Rolling the Bones, and making them do tricks.

08Jul08

I’ve got a game idea kicking around in my head. Nothing may come of it. But if it does, it will use … dice!

Of course, it will need dice that do funky things. Specifically, the dice need to have a probability curve that looks like a capital-M, or two camel humps. The extreme results need to be more likely than the median.

Dice tricks are not my forte, so I’m a bit stuck. Any suggestions?

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36 Responses to “Rolling the Bones, and making them do tricks.”

  1. 1 Anonymous

    Dice tricks
    Two sets of 2d6, with 7 as your nominal hump, would do it. But that’s awkward.
    –Jason M

    • Re: Dice tricks
      Well, that’s two camel humps that are located at the same spot.
      2d4 and 2d8 would do it though.
      Though, the collective hump would still be in the middle.
      It seems impossible to me with one dice-pool.

    • 3 Anonymous

      Re: Dice tricks
      each die pair represents one end of the scale. Seven, the top of the curve, is the most extreme outcome. radiating out from there are paired, but less likely, individual outcomes – 6 and 8, 4 and 9, etc. Distance from 7 is what matters.
      I roll the first 2d6 and get an 11 – very far out and a very not-extreme result on that side of the trough. I roll the second 2d6 and get a 7 – maximally extreme on that side of the trough. A very lopsided camel.

      • Re: Dice tricks
        Thanks for the suggestion, Jason. If I understand correctly, you’re essentially measuring the curves vertically, rather than horizontally. 7 becomes the “highest” value, with 2 and 12 being the “lowest” values. Interesting.

  2. The only way I can see to make this work is to weight the extremes on all dice rolled more heavily than the middle.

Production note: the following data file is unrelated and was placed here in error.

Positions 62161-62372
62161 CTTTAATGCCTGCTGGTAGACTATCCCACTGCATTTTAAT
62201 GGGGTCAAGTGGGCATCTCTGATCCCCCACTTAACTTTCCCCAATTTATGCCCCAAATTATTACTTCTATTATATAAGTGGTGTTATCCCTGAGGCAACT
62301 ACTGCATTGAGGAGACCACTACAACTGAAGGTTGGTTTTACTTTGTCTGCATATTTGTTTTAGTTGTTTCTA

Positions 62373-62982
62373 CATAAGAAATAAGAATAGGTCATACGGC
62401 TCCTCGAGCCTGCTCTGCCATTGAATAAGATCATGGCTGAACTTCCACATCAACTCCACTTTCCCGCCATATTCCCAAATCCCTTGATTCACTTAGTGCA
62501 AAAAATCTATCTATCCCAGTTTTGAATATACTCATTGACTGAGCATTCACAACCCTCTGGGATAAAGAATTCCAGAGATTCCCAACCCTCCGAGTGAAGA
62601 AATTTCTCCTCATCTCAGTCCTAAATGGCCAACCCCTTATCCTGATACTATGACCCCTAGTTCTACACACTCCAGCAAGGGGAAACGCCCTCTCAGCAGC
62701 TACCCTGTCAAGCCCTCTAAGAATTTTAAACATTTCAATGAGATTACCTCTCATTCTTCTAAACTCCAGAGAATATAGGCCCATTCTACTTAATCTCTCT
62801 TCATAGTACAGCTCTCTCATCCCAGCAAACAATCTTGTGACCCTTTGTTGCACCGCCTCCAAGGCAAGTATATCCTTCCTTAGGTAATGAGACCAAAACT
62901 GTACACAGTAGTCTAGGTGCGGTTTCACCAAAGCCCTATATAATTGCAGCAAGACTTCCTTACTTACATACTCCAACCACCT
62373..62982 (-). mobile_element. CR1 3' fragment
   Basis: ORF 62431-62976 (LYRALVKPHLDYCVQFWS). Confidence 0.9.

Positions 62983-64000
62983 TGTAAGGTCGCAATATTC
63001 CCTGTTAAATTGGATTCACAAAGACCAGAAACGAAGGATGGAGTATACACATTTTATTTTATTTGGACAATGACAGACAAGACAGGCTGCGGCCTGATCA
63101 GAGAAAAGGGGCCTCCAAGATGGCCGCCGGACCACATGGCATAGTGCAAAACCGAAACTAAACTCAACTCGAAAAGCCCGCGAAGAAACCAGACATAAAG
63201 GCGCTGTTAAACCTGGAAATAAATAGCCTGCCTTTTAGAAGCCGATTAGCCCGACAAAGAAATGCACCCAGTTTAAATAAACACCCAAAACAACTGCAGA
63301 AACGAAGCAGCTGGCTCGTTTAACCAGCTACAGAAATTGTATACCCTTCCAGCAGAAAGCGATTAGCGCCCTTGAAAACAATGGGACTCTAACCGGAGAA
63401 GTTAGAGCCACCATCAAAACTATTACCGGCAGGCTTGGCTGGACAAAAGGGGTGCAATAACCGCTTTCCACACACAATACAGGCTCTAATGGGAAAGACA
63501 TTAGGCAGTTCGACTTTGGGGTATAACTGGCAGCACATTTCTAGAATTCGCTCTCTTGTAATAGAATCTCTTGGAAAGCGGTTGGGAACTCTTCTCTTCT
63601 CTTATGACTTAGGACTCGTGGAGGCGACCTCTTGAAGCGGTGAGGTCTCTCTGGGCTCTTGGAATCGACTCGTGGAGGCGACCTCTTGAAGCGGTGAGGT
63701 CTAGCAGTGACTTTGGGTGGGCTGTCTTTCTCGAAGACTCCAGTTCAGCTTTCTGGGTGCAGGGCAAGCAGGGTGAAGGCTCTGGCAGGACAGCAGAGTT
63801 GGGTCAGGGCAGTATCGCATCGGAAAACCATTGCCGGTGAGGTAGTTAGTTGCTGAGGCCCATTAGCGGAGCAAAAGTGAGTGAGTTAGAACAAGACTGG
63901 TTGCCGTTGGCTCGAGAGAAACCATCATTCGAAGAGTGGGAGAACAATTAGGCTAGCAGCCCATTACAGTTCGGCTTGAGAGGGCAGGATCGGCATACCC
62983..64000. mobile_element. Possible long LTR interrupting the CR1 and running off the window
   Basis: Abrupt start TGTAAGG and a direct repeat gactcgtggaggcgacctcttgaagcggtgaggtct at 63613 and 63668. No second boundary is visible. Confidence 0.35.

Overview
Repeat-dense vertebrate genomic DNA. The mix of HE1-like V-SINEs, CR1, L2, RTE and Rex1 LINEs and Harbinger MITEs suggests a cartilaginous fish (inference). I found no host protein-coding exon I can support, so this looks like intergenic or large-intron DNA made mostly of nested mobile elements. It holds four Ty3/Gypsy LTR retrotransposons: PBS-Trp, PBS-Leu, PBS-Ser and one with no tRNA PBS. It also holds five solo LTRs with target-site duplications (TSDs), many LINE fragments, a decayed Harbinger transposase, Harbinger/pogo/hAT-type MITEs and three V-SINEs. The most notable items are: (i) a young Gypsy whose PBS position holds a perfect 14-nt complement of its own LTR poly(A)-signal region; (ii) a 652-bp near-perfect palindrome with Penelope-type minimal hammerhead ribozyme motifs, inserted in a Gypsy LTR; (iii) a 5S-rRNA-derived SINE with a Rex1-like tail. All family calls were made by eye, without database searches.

Basically, when you roll (say) 2d3, you want to make it more probable that 2 and 6 will be the result than 3 and 5, and those more probable than 4.
    You want to create something that pulls things towards one end of the scale more heavily than the other.
    Let’s talk coin flips, since they’re easy, and have the smallest number of possible results. This is an exploration of an idea, I’m not sure if it works.
    Think about what happens if you flip a certain odd number of coins (must be odd for this to work, I think), and then say you may only count the result that there are the most of — -1 for tails, +1 for heads.
    Let’s toss three coins and consider. I’ll put brackets around results that get discarded.
    Tails, Tails, Tails: -3; 12.5% chance of happening
    Tails, Tails, [Heads]: -2; 37.5% chance of happening
    -1: Can’t ever happen (one Tail gets you a +2, see below)
    0: Can’t ever happen (not an even number getting flipped)
    +1: Can’t ever happen (one Head gets you a -2, see above)
    [Tails], Heads, Heads: +2; 37.5% chance of happening
    Heads, Heads, Heads: +3; 12.5% chance of happening.
    This gives you a result spread like this:
    -3: xxx
    -2: xxxxxxxxx
    -1:
    +0:
    +1:
    +2: xxxxxxxxx
    +3: xxx